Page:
Recently, I spoke at the opening of an ambitious art show, “In Shadow,” at 912 Julia Street. The exhibition used art to start conversations about borders and migration, and the organizers brought in films, speakers, music, and live Skype sessions to illuminate the issues that we now have to deal with. “In Shadow” worked to put human faces and complicated realities on situations that our government is trying to solve with simple slogans and simplistic threats.
I appreciated being asked to present the immigration law perspective because justice in the abstract may seem straightforward, but the law isn’t. It was encouraging that the organizers wanted people to appreciate the complicating forces that migrants deal with because that leads to better discourse, and we’ll only make progress as a country when we have better conversations about the meaning of borders and the concept of migration in an American context.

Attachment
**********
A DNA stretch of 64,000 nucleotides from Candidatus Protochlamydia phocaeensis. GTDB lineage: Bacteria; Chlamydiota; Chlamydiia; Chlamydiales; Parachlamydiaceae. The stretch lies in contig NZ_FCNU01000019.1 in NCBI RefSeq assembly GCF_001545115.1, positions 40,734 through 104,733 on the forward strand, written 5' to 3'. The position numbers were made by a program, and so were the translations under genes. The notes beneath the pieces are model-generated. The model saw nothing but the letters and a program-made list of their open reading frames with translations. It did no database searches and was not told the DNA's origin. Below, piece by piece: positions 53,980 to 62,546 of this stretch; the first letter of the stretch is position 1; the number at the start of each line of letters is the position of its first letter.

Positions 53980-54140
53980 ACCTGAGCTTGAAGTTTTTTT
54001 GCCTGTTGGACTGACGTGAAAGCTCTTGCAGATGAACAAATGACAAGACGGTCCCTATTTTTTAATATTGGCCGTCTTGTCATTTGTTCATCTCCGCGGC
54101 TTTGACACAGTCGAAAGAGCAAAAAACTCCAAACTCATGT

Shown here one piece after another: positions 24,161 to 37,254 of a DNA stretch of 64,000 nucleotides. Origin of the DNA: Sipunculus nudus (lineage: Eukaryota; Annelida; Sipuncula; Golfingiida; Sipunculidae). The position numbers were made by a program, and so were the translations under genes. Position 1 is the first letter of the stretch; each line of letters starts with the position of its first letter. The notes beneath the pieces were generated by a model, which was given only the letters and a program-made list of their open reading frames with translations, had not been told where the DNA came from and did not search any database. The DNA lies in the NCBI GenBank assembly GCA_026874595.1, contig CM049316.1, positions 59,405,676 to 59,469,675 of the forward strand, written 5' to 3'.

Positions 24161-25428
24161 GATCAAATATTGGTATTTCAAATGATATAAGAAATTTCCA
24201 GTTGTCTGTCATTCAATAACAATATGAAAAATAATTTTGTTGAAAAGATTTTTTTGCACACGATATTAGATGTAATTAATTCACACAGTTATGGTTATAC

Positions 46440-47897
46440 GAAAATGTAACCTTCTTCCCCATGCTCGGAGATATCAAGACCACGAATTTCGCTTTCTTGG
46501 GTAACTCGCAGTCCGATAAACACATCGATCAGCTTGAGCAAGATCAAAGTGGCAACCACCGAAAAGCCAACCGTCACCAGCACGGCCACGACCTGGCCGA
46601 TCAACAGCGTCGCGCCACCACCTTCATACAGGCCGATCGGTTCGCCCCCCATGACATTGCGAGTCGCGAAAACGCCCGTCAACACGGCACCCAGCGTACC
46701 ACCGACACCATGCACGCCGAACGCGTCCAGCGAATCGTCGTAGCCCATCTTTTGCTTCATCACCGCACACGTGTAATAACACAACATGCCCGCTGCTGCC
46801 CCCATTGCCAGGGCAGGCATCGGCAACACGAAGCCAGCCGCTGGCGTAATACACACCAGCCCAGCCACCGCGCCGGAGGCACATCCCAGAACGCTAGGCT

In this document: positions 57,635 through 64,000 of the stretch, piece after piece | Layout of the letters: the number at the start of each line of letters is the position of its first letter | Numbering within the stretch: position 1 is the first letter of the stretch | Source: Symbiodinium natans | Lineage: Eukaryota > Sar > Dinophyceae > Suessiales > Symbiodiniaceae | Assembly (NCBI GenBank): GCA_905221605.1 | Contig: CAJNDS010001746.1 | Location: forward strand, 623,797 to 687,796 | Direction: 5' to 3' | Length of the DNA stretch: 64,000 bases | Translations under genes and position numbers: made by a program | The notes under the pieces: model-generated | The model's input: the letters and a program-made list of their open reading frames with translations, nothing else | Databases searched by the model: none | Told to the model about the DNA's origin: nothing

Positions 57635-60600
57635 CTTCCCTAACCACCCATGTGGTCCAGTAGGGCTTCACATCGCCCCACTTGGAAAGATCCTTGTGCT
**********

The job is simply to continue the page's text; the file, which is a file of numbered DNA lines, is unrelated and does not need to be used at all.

As impressive as the organizers’ desire to present a number of perspectives was the interest in learning more evident in those in attendance. As Facebook has demonstrated, people who want to discuss immigration issues don’t always let the things they don’t know slow their eagerness to share their opinions. These photos by one of the organizers, Antonia Zennaro, show that the audience really wanted to know more and understand how immigration law works, and why it works the way it does.
I appreciated the invitation and the opportunity, and it was heady to be in a room full of people who have thought so seriously and creatively about the issues that I deal with daily. I also have to say, I loved Zennaro’s photographs printed on fabric.